I wonder if they’re rehearsing that dramatic moment with Horgan making the motion and Weaver obediently seconding it from the rump? And, I wonder if they’re considering what could go wrong to spoil the day when three MLAs fire one government and replace it with another?

Let me offer one scenario. Christy Clark, love her or hate her, is tough. She’s one of those women described by Shakespeare: “Though she be but little, she is fierce.” She is also astutely clever politically.

A Throne Speech is traditionally a government’s shopping list for the next year and beyond. While read by the Lieutenant Governor, it is a government promissory note. Consider the position of jockey Horgan and easy rider Weaver if the June 22 Throne Speech is jammed with good things – including more than a few long coveted by NDP and Greens.

That they would scream foul is a given – but would they vote against programs and policies long demanded and now within reach? Could they be faced with a Throne Speech and following Budget it would be political suicide to reject? Could the mount they are both riding collapse under the weight of their expansive sometimes arrogant egos as the back-seat rider becomes aware how uncomfortable his position has become even before they cross the finish line?

We shall find out on June 22 or a few debate days later. While waiting, it might be wise for Weaver to consider returning to his well trusted, balanced and dependable Green riding colours horse to ride into the future – and for Horgan to seek another windmill at which to tilt if things go south.

Is The Tail Wagging The Dog?

Let’s see if I get this straight. In British Columbia, the golden Canadian province with mountains ranging from sea to sky, valleys rich in rivers, lakes, food and fodder production and beauty beyond compare, we seem to have marched our paradise into a strange form of democratic limbo.

While others rejoice in final election vote counts, I, always feckless when dealing with numbers, fret. I’m trying to understand how the political party winning the most seats (43) in our May 9 general election can be delegated to official Opposition in the new legislative assembly while the party with two less seats (41) supported by a rump party with only three seats is standing by waiting to be proclaimed government for the next four years.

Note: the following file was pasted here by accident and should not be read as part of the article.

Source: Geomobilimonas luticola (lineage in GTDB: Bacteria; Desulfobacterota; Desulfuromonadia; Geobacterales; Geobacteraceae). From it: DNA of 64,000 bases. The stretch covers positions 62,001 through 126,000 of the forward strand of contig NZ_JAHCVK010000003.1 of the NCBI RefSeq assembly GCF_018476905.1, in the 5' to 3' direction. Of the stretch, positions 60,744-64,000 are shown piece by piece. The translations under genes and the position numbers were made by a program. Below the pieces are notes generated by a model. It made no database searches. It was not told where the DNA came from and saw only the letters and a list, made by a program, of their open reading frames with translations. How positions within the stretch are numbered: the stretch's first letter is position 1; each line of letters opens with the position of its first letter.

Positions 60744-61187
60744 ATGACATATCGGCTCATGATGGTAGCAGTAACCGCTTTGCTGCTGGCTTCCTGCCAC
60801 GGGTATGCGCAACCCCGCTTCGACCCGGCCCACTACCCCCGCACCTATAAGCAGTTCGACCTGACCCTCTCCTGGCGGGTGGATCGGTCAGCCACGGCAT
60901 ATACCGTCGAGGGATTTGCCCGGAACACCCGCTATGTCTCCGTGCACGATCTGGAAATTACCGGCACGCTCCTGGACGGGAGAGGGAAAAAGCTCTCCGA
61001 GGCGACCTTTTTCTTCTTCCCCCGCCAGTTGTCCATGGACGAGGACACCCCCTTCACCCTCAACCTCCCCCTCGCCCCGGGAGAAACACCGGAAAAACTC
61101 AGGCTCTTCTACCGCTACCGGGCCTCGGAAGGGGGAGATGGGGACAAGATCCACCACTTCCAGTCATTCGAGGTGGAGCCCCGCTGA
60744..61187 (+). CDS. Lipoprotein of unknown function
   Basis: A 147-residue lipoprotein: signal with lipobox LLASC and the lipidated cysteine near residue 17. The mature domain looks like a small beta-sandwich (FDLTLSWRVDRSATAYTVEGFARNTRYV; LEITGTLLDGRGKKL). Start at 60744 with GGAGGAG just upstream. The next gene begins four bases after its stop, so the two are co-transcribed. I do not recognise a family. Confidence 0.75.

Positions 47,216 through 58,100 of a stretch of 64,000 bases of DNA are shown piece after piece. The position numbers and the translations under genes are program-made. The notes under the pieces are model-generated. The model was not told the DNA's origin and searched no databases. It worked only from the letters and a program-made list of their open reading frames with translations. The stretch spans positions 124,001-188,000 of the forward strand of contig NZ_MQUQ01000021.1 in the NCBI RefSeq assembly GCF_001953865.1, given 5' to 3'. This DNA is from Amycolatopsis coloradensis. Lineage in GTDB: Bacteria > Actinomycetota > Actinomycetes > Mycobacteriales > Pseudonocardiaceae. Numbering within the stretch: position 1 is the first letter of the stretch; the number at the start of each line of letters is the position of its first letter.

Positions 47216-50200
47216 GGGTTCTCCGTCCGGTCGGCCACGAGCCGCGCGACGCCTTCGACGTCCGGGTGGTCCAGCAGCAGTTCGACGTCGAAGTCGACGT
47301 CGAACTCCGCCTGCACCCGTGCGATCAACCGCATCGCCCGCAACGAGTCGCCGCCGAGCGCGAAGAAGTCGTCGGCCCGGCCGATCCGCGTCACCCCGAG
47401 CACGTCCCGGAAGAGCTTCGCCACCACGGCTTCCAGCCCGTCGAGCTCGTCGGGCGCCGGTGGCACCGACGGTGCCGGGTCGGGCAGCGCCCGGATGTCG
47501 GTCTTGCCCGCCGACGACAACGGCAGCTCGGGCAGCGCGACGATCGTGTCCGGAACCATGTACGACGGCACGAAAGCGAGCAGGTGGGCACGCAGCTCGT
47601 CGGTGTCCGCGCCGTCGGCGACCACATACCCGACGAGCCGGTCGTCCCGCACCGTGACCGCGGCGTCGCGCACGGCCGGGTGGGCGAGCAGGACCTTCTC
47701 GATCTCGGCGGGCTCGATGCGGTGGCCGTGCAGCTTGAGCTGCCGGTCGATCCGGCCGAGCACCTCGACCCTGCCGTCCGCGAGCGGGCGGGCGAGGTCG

I understand the minority arithmetic – 41 plus three is 44, which is one numeral higher than 43 and the magic number required to capture the right to govern. But, is it democracy at work when the party with only three seats can actually ‘elect’ a second-place finisher rejected by voters in 43 ridings?

I’m not saying that Andrew Weaver and his ‘band of two’ broke any rules when they decided New Democrats would be more comfortable bedfellows than the Liberals. Rather, I just think he let his unexpected power overrule his well-earned reputation for thoughtful decision making. His delight when he and his two Green colleagues signed the 2017 Confidence and Supply Agreement – endorsing the NDP’s right to govern and deliver peace and wise government in the Legislature – was not reassuring.

Am I suggesting he would have been better advised to have pledged his support to the Liberals, keeping them in power? Not at all. I just think he would have been wiser to have spent a little more time reflecting on the influence he and his two MLAs could have held as arbiters between Liberals and NDP in the debating chamber. The Green influence in that role, calling for reason to replace the raucous decibel level that has been the legislative norm for far too many years, could have brought desired stability and peace more surely than the 10 sheets of paper comprising the flimsy “peace in our time” treaty.

While we wait for final transition timing and outcome, we can remember a forecast made in this space just a short while ago – we are in for tough times and none tougher than for the MLAs charged with governance. John Horgan’s New Democrats with his newly recruited Green support hold a one seat majority reduced to a 43-43 seat tie with the election of a Speaker from NDP or Green ranks.

We can expect a flurry of tied votes resolved by the Speaker’s tie breaker with nerve wracking – for the government – moments when there could be a hesitant twinge of conscience as the Greens consider a vote in favour of an expenditure they’re not entirely happy with. They have pledged to support the NDP when money bills are debated. Four years of budget support with the NDP’s proclivity to spend could prove too long for Andrew Weaver to keep his powder dry.

Of course, he may never need to fire a fatal shot at such a fragile government. When soon to be called “Premier Horgan” gets around to naming his cabinet, there will be much rejoicing among those selected. But, we can also anticipate that seeds of dissention will sprout amongst some of those rejected after having served long and well in the lean years.

Crossing the floor – switching from one party to another or choosing to sit as an independent, is not unknown in BC. It would take only two dissenters to shatter the NDP dream and leave the Green’s thinking how much wiser it would have been to stand fast, divorced from the big guys; independent, proud in policy and modest in the way they used the powers fate had granted.

In the next election, which surely will be much less than four years away, Mr. Weaver could find the electorate a little less understanding of his hasty embrace of an erstwhile political rival than he anticipated. He should never forget Disraeli’s advice to politicians that “all power is a trust; that we are accountable for the exercise; that from the people and for the people all springs….”

The day of accounting could come sooner than he thinks.